Adjusting your expectations: friends and family in Germany
Expat blogger Emily Rasch is still working on fitting in with the Germans and making friends. She shares some of her challenges, and offers some tips.
There are many interesting dynamics to socializing, celebrating, and finding a sense of self when living in a foreign land.
In Germany, there is a complex social structure which can be difficult for foreigners to grasp. After five years of living in this country, I am still learning.
When I first arrived here, I was excited to explore a new culture and to develop new relationships. Seeing as I married a German, I knew this would always be a big part of my life.
I thought my new life would be an extension to the comforts I left behind. Slowly it has become more similar, however some nuances remain. Of course things often work out differently than people envision, and sometimes I still have to remind myself of this fact.
Naturally, the first people I would get to know were my husband's family. This came with its own set of struggles, and leaving behind my expectations as to what the word "family" means to me has not always been easy.
In preparation for my first visit with my new family I read about customs and etiquette, in the hope of not embarrassing myself. One book mentioned "giving an odd number of flowers that weren't white and unwrapping them, but leaving the florist paper on the table in the hallway". My husband had no idea what I was talking about when I asked about this. It turned out there wasn't even a table in the hallway anyway. However, the formality of it wasn't so far off.
My family back home often meets to celebrate birthdays and holidays, and for casual weekend barbecues. My German in-laws only get together for major holidays, which is quite an adjustment.
I thought when I moved here that our cultures would meld, and it would be a little bit more welcoming by not exclusively doing things "the Germany way". I was dreadfully wrong.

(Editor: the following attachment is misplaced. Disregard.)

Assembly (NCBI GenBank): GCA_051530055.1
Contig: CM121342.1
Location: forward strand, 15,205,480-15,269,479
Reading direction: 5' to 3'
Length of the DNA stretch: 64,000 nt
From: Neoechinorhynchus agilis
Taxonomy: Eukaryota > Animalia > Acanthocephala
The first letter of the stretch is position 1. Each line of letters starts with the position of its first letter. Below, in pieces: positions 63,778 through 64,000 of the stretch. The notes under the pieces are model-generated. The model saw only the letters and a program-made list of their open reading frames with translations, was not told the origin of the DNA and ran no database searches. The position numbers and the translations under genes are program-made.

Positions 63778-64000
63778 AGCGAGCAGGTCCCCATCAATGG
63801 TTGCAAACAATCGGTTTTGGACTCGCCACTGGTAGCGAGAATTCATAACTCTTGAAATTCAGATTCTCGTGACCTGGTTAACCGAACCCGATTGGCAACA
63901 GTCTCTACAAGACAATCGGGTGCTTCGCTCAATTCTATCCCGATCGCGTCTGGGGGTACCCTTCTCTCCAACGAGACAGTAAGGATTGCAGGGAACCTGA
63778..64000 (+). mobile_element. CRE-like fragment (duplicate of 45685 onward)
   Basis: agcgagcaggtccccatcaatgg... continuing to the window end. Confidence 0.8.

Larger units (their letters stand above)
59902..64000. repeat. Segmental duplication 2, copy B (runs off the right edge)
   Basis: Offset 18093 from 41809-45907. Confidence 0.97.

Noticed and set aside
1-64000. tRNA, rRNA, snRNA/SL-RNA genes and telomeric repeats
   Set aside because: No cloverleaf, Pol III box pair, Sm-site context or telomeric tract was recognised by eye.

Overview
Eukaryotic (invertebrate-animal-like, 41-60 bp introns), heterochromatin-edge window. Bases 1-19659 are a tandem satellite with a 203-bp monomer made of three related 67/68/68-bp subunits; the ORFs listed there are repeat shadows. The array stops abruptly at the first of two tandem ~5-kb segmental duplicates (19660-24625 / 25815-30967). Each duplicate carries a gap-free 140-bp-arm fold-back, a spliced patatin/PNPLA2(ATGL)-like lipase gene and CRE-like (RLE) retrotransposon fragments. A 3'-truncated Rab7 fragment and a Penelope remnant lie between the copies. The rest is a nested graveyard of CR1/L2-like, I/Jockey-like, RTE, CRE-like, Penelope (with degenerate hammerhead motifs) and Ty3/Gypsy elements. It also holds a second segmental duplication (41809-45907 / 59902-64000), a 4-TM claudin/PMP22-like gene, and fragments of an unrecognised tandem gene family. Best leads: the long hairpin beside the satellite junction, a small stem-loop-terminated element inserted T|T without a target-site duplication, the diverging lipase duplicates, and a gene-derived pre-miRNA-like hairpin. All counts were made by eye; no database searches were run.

Many Germans, particularly those that are younger, can speak English quite well; getting them to do so, however, is a challenge. Learning a language to belong and communicate is essential, but the process is also ostracising if people use the tough love approach and don't extend themselves even a little bit.
Once, I even overheard someone talking about how my husband and I should exclusively speak to one another in German immediately after I moved here. All of it was exhausting. Everyone had an opinion on the matter, despite the fact they had never been in a similar situation.
Joining in on conversations was a major challenge, because interjecting a cohesive sentence took time and by that point the topic had changed. It was difficult to not feel self-conscious, and at times having too much pride to rely on my second vocabulary made things move at a snail's pace.
It was difficult not to take things personally or to feel as though my thoughts weren't being valued unless I could explain them in German.
Through all of the difficulties, I do what comes easiest to me and use thoughtful gestures to make it clear that I am making an effort. Whether it's taking baked goods to an office function, writing a birthday card, or sending someone photos from an event, these small things bridge language divides. After all, actions do speak louder than words.
In the cities, social life is often based away from the home. During the warmer months, biergartens are constantly bustling and the city centres are alive with a multitude of festivals.
Socializing and celebrating in Germany are often centred on tradition and community instead of family. These events are really incredible, and it's nice to see the unity that joins thousands of strangers having a great time. But these events do not take the place of a comfortable, yet intimate dinner or get together, which is typically done outside the home.
Getting past the gap of being a 'bekannte' (acquaintance) vs. an actual friend -- and truly feeling accepted -- may take years. It is possible you'll feel as though you constantly have to make the initial push to make it happen, which often feels very one-sided.
Living in a village will make things slightly easier in some regards -- because everyone knows what everyone else is doing and who they are -- but it also means dealing with that kind of mentality. Plus, the chances of meeting others in a similar predicament drastically reduce.
Sometimes it's even fun to push people out of their comfort zones a little bit. Just be aware you'll oftentimes have to forge your own path by inviting people to celebrate holidays that are important to you, or by proposing activities that are a common interest.
Another thing: if you casually mention you'd like to get together, you had better be willing to back up the claim. Inviting people to do things is taken seriously. The words "we should do that sometime" will likely send people into a panic. The locals are seemingly more rigid in making plans, so having a set time, date, and locale, will help to avert that.
The good news is that once you've established a true friendship, it will last a lifetime.
Emily Rasch is an American expat from Ohio who loves to travel. Visit her blog at http://munichbavaria.blogspot.com/
Comment here on the article, or if you have a suggestion to improve this article, please click here.